[These lockdowns are really like disembowelling yourself. Cool. Let the Govt destroy the country. I'm not complaining. We are heading into instability. The Govt itself is creating a situation for violence. But hey … who am I to complain? Jan]
Nearly 1.4 million formal and informal jobs are at risk in the South African economy, with the current Covid-19 lockdown alert Level 3 restrictions having a direct impact across at least seven sectors: travel, tourism, entertainment, leisure, manufacturing, agriculture, and services not classified elsewhere.
The total number of people employed across these sectors equates to one in 12 jobs being directly at risk of destruction. If one includes family and dependants as a reflection of the normal size of households, the Level 3 restrictions could impact millions more as they rely on the breadwinner’s wages.
Since many also help dependants outside the immediate family, the overall number of people impacted could be as much as 10% of the South African population.
Remember too that South Africa is often credited with the highest unemployment rate in the world. The impact will be felt even if only half of the jobs at risk are destroyed.
Impact on some provinces and metros will be more severe
Some provinces have even higher numbers: one in six jobs in the Western Cape and one in five in the Northern Cape are at risk.
While the Eastern Cape has ‘only’ one in 13 jobs at risk, the impact could be greater, as the province’s extended unemployment rate could increase to close to 60%.
Measured differently, the risk for the Eastern Cape is that only one in four adults will have a job if the jobs at risk are destroyed.
While metropolitan unemployment rates are generally lower than rural unemployment rates, all eight metros in the country could end up with extended unemployment rates above 40%.
One, Nelson Mandela Bay, would have an unemployment rate of over 50%.
Two others, Mangaung and Ekurhuleni, could have unemployment rates of close to 50%.
Employment impact of current Level 3 restrictions by province
Province One out of x number of jobs at risk Number of jobs at risk
Western Cape 6.1 417 953
Eastern Cape 12.8 109 643
Northern Cape 4.6 74 222
Free State 18.3 43 805
KwaZulu-Natal 15.2 177 427
North West 28.1 35 615
Gauteng 15.6 331 191
Mpumalanga 16.2 77 465
Limpopo 13.0 109 361
SA 12.1 1 376 682
Base source: Statistics SA’s Quarterly Labour Force Survey (QLFS); with added data for barley-, hops- and wine-grape farming, as well as annual reports for airports, rail services, and data on Uber and Bolt from desktop research. Provincial split from QLFS and commercial survey of agriculture.
Limpopo and the Eastern Cape already have the highest unemployment rates in the country, so any increase, not matter how small, will have a devastating impact.
Overall, South African unemployment could rise from 43.1% to 51.6% within a year, driven by the potential Level 3 job losses and increasing numbers of job seekers.
In addition to these unacceptable job losses, the Level 3 restrictions are having detrimental repercussions for the turnover of industry as well.
Turnover, tax and knock-on effects
The turnover of those formal private sector industries most impacted by the restrictions was R69 billion a month in 2019.
Using annual financial statistics, the formal private sector is at risk of losing 8.1% of its turnover every month the restrictions remain in place.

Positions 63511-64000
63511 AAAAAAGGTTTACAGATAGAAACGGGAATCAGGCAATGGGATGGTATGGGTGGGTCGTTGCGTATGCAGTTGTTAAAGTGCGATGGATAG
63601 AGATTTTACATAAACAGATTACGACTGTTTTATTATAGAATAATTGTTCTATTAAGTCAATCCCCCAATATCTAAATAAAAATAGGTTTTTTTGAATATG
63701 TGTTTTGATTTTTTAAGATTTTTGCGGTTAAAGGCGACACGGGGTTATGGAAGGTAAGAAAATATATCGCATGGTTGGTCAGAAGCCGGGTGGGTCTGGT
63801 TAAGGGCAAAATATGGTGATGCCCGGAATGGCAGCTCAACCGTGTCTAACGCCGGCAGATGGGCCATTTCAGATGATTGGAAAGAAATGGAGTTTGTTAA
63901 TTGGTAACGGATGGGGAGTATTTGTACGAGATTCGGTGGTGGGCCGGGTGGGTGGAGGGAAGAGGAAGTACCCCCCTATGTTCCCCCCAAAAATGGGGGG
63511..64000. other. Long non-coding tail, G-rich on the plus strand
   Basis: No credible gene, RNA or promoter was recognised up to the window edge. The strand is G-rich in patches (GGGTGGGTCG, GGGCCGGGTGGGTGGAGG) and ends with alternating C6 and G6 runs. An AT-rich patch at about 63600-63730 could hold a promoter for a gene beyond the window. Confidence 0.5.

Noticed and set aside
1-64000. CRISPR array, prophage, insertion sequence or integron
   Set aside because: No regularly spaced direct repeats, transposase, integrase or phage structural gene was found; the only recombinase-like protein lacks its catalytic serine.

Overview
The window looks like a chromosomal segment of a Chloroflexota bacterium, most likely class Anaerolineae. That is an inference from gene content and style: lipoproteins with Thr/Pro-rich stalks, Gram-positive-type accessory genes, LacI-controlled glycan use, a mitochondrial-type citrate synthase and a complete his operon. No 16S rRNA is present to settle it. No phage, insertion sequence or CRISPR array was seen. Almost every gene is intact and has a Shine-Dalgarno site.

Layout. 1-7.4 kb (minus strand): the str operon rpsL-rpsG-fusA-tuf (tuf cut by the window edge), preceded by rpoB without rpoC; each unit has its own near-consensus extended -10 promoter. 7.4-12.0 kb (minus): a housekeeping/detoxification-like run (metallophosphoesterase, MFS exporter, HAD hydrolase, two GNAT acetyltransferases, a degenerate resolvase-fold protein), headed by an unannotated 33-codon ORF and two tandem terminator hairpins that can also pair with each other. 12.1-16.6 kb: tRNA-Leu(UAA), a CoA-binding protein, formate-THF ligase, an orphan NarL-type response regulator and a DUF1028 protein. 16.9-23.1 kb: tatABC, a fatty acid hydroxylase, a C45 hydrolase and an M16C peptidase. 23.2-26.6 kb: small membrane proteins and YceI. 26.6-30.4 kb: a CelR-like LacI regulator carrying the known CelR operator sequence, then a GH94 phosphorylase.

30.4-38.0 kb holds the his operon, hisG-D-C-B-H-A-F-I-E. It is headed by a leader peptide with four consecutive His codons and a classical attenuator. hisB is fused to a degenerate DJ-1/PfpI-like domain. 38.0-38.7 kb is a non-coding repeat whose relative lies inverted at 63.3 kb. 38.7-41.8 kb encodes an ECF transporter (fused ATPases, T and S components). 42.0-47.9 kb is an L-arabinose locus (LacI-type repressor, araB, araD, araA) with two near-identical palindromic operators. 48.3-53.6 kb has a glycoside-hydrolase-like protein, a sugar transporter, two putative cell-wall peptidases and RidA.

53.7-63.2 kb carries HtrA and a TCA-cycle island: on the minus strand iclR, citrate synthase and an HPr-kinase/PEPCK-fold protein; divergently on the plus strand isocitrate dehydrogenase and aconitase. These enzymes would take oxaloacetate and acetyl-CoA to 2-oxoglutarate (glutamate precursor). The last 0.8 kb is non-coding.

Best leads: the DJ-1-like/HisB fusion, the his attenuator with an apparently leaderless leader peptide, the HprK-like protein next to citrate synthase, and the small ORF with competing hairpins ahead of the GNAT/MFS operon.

The estimated impact across these sectors is a reduction of at least 60% in turnover.
This means R41.4 billion is lost every month the restrictions remain.
The formal salaries paid to employees in these sectors is R9.6 billion per month. Personal income tax is estimated at R1.5 billion per month. Adding agriculture and informal employee income would take the total close to R10.5 million.
The knock-on impact can be seen by the fact that these industries buy R38.7 billion worth of goods from other sectors every month. They also spend R1.5 million on advertising, and R4.6 billion on fixed costs such as rent, leases, and interest per month.
Moreover, these sectors pay R7.6 billion in taxes every month, over and above the employee paye-as-you-earn (PAYE) tax mentioned above. These taxes are made up of value-added tax (Vat), excise duties, and company taxes.
The total taxes combined are well over R9 billion per month for the formal sector alone.
Adding things like passenger taxes and tourism spend along with informal sector Vat spend, the impact of the Level 3 restrictions on the fiscus is certainly well over R10 billion per month.
Keep business alive
The fact that the government extracts over R10 billion per month from these industries during normal times, but cannot find any funds to help them when they are in trouble, is economically short-sighted.
Keeping these businesses alive and operating as far as possible, while they take precautions against the Covid-19 pandemic, will help pay for the now bigger deficit even in the short term.
Over a maximum period of six years, a relief package that helps the whole industry for three months at a rate of just over R10 billion will have been more than paid back.
Government relief on that scale will also mean that banks will be more likely to help restructure repayments, and suppliers would be able to help with more finance too.
Paying employees extra via the Temporary Employer-Employee Relief Scheme (Ters) would also help greatly. No one can go 10 months with restrictive earnings as a result of harsh restrictions without any government relief.
Government has a moral duty to not cause business failure, and to avoid mass hunger.
It must immediately reopen the economy and allow businesses to take the necessary hygienic precautions without undue interference.
Mike Schüssler is a long-time Moneyweb columnist and Phumlani Majozi is a business and macroeconomics analyst and commentator.